Former Education Secretary Betsy DeVos Now Says Department Should Not Exist

Betsy DeVos, who led the U.S. Department of Education under former President Donald Trump, now says the department should no longer exist, an assertion many Trump voters urged him to work to make a reality during his 2016 campaign.

“I personally think the Department of Education should not exist,” DeVos said Saturday during a Moms for Liberty education summit in Tampa, Florida.

The choice of DeVos as education secretary after Trump’s victory in the 2016 election was met with opposition from both conservatives and the left.

Teachers’ unions opposed the former secretary’s support for school choice, claiming that allowing taxpayer funds to follow the child would draw funds from public schools.

Grassroots conservative parent groups pointed to DeVos’s association with Jeb Bush and the fact that she served on boards of organizations that promoted the Common Core State Standards.

After her nomination, DeVos denied she was a supporter of Common Core, and, then, in January 2018, claimed in a speech that Common Core was “dead” at her department.

“Except it’s not dead,” wrote Alex Newman at The New American. “In fact, like Frankenstein, the Common Core zombie marches onward, eating out the brains of millions of government-school victims – all with help, approval, funding, and support from the federal Leviathan behind the curtain. So, while DeVos’ speech publicly lambasting the havoc unleashed by the feds in education sounded great, it does not come close to reflecting reality.”

Sheri Few, president and founder of U.S. Parents Involved in Education (USPIE), an organization formed in 2014 with a specific mission to abolish the U.S. Department of Education and end federal education mandates, said in a statement to The Star News Network that on the issue of ending the federal department, “We are pleased Betsy DeVos agrees with USPIE’s mission.”

“However, since DeVos supported Common Core so strongly, we remain extremely cautious about her other recommendations,” Few said, adding:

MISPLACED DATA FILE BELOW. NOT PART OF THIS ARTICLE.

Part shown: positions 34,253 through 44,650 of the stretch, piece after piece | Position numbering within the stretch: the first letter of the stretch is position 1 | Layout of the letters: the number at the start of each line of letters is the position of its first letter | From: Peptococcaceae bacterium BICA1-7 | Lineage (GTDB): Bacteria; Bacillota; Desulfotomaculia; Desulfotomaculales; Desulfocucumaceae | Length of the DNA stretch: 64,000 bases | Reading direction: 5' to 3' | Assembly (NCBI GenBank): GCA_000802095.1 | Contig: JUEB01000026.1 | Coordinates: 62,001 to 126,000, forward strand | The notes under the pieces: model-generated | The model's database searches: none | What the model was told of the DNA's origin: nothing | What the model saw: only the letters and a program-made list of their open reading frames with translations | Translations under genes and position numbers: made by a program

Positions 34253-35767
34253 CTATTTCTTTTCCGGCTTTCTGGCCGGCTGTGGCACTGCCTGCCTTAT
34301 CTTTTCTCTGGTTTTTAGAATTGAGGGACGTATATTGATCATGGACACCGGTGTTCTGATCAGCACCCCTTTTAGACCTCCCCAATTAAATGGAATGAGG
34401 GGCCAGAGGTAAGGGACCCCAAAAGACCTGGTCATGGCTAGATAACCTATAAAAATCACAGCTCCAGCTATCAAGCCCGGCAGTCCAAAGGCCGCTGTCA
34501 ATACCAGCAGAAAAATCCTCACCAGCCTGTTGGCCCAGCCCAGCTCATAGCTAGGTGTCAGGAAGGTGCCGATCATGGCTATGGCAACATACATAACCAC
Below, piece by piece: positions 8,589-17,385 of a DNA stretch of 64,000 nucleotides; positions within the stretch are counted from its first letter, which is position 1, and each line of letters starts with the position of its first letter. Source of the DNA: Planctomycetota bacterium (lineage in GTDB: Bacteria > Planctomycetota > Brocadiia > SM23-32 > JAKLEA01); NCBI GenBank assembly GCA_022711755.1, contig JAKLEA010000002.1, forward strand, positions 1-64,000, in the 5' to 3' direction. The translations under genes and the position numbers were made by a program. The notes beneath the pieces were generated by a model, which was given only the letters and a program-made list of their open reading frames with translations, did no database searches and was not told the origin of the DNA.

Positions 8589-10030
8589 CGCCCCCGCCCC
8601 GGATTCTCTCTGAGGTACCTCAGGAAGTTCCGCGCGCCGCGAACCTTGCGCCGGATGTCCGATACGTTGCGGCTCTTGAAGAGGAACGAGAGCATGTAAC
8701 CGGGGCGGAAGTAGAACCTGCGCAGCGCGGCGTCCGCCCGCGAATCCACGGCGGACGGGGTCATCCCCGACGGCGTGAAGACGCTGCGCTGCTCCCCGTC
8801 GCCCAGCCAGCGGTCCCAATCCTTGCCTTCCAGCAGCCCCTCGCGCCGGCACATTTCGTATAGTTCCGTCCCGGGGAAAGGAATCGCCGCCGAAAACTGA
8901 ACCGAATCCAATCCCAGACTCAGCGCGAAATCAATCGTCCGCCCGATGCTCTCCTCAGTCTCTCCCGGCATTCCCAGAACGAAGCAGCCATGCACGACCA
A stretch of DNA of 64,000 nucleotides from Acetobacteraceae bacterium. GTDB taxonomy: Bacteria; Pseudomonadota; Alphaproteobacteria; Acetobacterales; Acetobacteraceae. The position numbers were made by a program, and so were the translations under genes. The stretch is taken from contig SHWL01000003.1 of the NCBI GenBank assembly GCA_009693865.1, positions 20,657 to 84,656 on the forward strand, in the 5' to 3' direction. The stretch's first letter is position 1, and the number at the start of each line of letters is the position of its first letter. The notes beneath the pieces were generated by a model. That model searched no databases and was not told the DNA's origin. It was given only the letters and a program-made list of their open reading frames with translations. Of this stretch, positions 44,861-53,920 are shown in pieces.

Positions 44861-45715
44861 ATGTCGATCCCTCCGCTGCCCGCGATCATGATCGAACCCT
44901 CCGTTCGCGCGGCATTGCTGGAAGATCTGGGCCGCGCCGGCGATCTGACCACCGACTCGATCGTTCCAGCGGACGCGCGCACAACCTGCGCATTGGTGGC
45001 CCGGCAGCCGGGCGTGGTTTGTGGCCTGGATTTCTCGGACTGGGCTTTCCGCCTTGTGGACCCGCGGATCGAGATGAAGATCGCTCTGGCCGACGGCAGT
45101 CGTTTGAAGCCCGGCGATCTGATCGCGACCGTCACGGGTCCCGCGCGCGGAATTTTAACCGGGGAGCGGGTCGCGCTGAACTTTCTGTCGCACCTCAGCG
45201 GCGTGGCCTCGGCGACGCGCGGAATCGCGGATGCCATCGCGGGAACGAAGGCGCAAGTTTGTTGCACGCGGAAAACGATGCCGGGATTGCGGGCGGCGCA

Common Core remains intact in every state outside of Florida, despite the mounting evidence that the standards have destroyed student achievement. For example, before Common Core in Betsy DeVos’s home state of Michigan, 75% of third graders could read on grade level. Now, only 45% of Michigan third graders read on grade level, despite increased enrollment in charter schools in Michigan, which is the core “solution” to America’s education problems as proposed by Betsy DeVos.

USPIE has developed a “blueprint” to end the Department of Education and return local control to parents, and recently released a documentary film titled Truth & Lies in American Education.

David Randall, the director of research at the National Association of Scholars, said in comments to The Star News Network following DeVos’s statement about the abolition of her former department:

It would be wonderful to put an end to the Education Department, but even firm, small-government politicians are more likely to speak about ending the Education Department when they are campaigning, or when they have retired, than when they are in office.

Randall, the executive director of Civics Alliance, a coalition that has recently released its social studies standard called “American Birthright,” continued that while American voters should be focused on electing candidates “who will put an end to federalized control of education,” they should also “realize that it would require a huge expenditure of political capital, as well as filibuster-proof control of the Presidency, the Senate, and the House, and that politicians are likely to defer that battle to focus on other priorities.”

“Voters should elect candidates who, in addition to seeking the end of the Education Department, have endorsed detailed policy proposals to reduce the Education Department’s regulatory and financial power,” he advised:

They should also seek out candidates who have endorsed detailed policy proposals that will use the Education Department’s remaining power to support due process, religious freedom, freedom of speech, and every other First Amendment freedom, and to oppose Critical Race Theory and all other discriminatory ideologies. They should ensure that even if the Education Department cannot be ended, reformers’ control of the Education Department still produces good policies.

“Voters should seek out real reform of the Education Department, in defense of American liberty,” Randall asserted, “but not let the perfect be the enemy of the good.”

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Susan Berry, PhD, is national education editor at The Star News Network. Email tips to [email protected]




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